Intent to Veto: What Bills Will Survive Gov. Ige’s Veto Pen?

The Hawaii governor has until Monday to decide what to put on his intent-to-veto list. Still up in the air: the rail tax extension, sex trafficking and medical marijuana dispensaries.

Hawaii lawmakers sent more than 200 bills to Gov. David Ige last spring but he still has to decide what he’s going to do with nearly half of them.

Legislation to establish medical marijuana dispensaries, authorize the counties to levy a surcharge on the General Excise Tax and make it easier for someone to change their birth certificate so it aligns with their gender identity are among the 114 bills pending action by the governor.

Monday marks the deadline for Ige to submit his list of bills from the 2015 session that he intends to veto. The session ended May 7, and the governor has until July 14 to veto bills, sign them or let them become law without his signature.

Former Gov. Neil Abercrombie, Ige’s predecessor, placed 11 bills on his intent-to-veto list last year. He went on to veto seven of them plus a line-item veto in the overall state budget bill, which passed.

In 2013, Abercrombie had 10 bills on his intent-to-veto list and ended up vetoing three of them, plus a line-item veto of a bill providing pay raises to union workers. None of his actions were overridden by the Legislature.

Ige’s administration has been reviewing the 252 bills that cleared the Legislature over the past several weeks. Of those, the governor has already signed 137 into law, including bills that require Hawaii to use 100 percent renewable energy by 2045, increase the smoking age to 21 and allow for a public-private partnership with the state hospital system on Maui.

The state’s methodical chief executive will more than likely sign the vast majority of the bills on his desk, including the overall budgets for the Judiciary and Office of Hawaiian Affairs. But Ige, an engineer by trade, has said he wants to make sure each piece of legislation is carefully considered before making it law.

It’s unclear where the governor stands on some of the more significant measures though, namely an extension of the tax increase funding Honolulu’s $6 billion rail project.

Ige said early and often throughout the legislative session that he needed answers to a lot of questions if he was to support Mayor Kirk Caldwell’s request to extend the tax increase.

With the half-percent GET surcharge set to expire in 2022 and facing a nearly $1 billion shortfall, Caldwell initially asked to make the tax increase permanent.

Skeptical lawmakers eventually passed a bill that would let the county, with approval from its council, extend the tax five more years.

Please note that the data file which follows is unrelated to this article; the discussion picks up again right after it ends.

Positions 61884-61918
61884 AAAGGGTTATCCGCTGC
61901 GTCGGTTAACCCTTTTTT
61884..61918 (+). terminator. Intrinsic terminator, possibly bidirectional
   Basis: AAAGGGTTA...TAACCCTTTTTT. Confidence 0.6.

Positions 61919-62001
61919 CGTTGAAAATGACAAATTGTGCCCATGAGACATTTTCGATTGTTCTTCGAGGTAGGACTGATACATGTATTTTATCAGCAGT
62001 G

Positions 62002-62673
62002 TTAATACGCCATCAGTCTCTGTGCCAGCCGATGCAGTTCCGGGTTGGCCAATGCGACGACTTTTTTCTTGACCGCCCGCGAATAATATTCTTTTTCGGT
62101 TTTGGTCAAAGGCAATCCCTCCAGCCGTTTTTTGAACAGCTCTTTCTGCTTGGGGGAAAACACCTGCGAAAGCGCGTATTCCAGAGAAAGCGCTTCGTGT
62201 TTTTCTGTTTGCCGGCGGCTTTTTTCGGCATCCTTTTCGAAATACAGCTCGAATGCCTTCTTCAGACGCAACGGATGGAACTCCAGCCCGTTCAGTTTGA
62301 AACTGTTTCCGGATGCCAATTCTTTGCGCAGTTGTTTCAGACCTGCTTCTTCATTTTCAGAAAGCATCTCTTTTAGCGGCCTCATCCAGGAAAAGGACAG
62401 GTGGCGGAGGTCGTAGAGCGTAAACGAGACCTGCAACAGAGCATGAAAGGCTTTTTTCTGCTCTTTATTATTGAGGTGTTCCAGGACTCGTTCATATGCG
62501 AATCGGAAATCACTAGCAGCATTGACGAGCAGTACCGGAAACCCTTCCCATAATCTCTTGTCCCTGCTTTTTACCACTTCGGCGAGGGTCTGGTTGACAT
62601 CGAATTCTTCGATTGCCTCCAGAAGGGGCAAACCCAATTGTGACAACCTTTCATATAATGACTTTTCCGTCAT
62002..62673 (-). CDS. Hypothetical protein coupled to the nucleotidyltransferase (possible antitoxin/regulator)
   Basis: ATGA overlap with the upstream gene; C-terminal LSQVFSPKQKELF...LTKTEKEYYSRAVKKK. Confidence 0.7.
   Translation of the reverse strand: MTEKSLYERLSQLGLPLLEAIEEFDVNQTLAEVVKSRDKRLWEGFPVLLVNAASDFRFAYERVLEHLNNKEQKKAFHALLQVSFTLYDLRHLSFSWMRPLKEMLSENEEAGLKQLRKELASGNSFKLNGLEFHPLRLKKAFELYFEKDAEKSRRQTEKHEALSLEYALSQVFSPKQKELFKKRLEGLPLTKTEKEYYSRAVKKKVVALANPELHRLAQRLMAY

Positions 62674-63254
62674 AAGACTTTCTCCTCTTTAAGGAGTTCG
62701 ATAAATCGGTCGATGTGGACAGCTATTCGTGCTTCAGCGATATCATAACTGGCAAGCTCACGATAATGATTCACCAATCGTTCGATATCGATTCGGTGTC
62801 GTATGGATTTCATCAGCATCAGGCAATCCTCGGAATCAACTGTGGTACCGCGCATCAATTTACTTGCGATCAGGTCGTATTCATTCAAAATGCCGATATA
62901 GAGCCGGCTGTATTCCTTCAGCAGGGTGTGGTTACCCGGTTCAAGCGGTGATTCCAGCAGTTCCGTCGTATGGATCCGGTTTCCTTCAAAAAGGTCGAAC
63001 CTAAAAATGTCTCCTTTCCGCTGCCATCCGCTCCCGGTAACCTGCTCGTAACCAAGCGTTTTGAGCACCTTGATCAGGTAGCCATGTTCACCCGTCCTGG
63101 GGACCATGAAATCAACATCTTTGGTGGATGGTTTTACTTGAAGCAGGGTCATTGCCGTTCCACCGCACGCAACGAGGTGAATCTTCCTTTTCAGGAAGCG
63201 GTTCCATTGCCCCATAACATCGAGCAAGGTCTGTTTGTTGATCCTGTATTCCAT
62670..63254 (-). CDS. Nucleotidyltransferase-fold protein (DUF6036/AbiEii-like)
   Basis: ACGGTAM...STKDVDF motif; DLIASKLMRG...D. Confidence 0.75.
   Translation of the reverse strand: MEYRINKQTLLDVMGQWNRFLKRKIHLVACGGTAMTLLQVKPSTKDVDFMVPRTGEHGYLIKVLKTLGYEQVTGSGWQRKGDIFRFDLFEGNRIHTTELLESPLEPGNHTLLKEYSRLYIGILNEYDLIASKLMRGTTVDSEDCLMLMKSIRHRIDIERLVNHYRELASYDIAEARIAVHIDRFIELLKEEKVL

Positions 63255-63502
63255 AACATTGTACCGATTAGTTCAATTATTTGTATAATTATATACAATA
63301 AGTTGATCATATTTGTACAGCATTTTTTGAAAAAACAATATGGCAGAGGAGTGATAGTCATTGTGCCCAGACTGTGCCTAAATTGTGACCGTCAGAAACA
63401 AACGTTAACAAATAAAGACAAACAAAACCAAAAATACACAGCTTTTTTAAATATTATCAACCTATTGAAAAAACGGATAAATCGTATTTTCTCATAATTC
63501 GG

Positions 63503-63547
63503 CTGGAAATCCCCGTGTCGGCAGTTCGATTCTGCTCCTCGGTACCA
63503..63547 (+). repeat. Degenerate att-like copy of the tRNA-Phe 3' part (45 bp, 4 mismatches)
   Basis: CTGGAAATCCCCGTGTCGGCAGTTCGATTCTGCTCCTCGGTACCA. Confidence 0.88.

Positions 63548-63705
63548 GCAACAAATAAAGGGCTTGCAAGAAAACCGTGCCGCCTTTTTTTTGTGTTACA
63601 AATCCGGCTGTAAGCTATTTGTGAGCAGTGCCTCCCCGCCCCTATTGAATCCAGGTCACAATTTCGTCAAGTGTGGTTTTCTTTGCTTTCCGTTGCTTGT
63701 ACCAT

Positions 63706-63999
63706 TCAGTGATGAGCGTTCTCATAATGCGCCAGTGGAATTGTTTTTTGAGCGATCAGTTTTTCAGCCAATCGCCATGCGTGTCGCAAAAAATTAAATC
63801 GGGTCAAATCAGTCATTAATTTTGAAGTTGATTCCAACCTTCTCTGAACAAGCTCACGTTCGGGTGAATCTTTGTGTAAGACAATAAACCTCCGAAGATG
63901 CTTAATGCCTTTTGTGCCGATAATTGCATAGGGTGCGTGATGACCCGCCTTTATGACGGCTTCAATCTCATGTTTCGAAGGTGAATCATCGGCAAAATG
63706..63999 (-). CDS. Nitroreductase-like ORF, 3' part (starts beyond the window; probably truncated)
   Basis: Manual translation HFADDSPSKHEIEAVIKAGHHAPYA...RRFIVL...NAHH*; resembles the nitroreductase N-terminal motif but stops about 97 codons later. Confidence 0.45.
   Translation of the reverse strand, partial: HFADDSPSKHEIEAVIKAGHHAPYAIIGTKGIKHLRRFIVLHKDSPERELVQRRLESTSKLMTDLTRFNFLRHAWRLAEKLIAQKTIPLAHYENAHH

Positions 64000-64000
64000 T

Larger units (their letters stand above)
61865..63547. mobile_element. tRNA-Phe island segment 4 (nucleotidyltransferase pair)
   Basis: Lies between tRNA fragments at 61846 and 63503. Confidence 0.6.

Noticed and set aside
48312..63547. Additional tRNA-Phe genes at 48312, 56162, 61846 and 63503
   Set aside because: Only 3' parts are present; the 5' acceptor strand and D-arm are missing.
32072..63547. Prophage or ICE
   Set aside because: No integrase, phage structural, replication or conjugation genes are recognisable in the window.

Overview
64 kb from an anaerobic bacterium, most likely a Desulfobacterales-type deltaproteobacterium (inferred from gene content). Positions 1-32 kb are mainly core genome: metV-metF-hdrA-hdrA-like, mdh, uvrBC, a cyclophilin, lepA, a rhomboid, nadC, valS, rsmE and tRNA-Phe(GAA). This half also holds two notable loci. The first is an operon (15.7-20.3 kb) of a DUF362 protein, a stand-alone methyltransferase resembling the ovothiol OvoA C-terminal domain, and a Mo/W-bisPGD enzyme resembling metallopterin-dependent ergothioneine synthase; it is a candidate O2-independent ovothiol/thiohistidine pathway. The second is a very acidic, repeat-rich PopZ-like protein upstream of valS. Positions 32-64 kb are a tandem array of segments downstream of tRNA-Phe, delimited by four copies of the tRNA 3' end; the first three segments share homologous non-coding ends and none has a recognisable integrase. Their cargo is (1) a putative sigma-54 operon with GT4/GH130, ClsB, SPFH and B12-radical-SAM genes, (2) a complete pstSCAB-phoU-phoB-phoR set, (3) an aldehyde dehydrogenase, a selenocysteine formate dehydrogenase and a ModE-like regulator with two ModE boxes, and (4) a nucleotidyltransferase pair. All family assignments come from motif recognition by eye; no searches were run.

The legislation also lets the neighbor-island counties levy a similar half-percent GET surcharge for public transportation projects and gives them the same sunset date of 2027.

That bill may have a tougher time getting past Ige in light of information that surfaced Friday suggesting Caldwell misled the Legislature when lobbying for its passage.

The mayor said the extension was needed to cover the shortfall for the 20-mile route or else the county would have to look at raising property taxes by 30 percent to 43 percent. But internal emails obtained by the Honolulu Star-Advertiser show the Honolulu Authority of Rapid Transportation had estimated the city would only have to increase the median property tax by 5.6 percent.

Another bill that could find itself on Ige’s intent-to-veto list deals with sex trafficking.

Hawaii has no explicit law against sex trafficking but law enforcement has used other laws to fight prostitution. The Legislature’s passage of the bill making “sex trafficking” a felony was heralded by supporters in early May. But a closer look at the bill revealed a major loophole that Honolulu Prosecutor Keith Kaneshiro said would make it difficult to prosecute a pimp for exploiting a minor.

Kaneshiro was joined in his opposition to the measure by the attorney general’s office, the public defender agency and a number of county police agencies, including Honolulu. 

Government transparency measures are also among the bills still on Ige’s desk.

One proposes broadening an exemption in the public records law to allow state and county agencies to keep certain information private if its disclosure would create a “substantial and demonstrable risk of physical harm to an individual.”

Another would give $130,000 to the Hawaii State Ethics Commission to develop and design an electronic filing system for public employees who are required to submit financial disclosure statements and for lobbyists who must file expenditure reports.

Additional legislation pending action includes measures that would:

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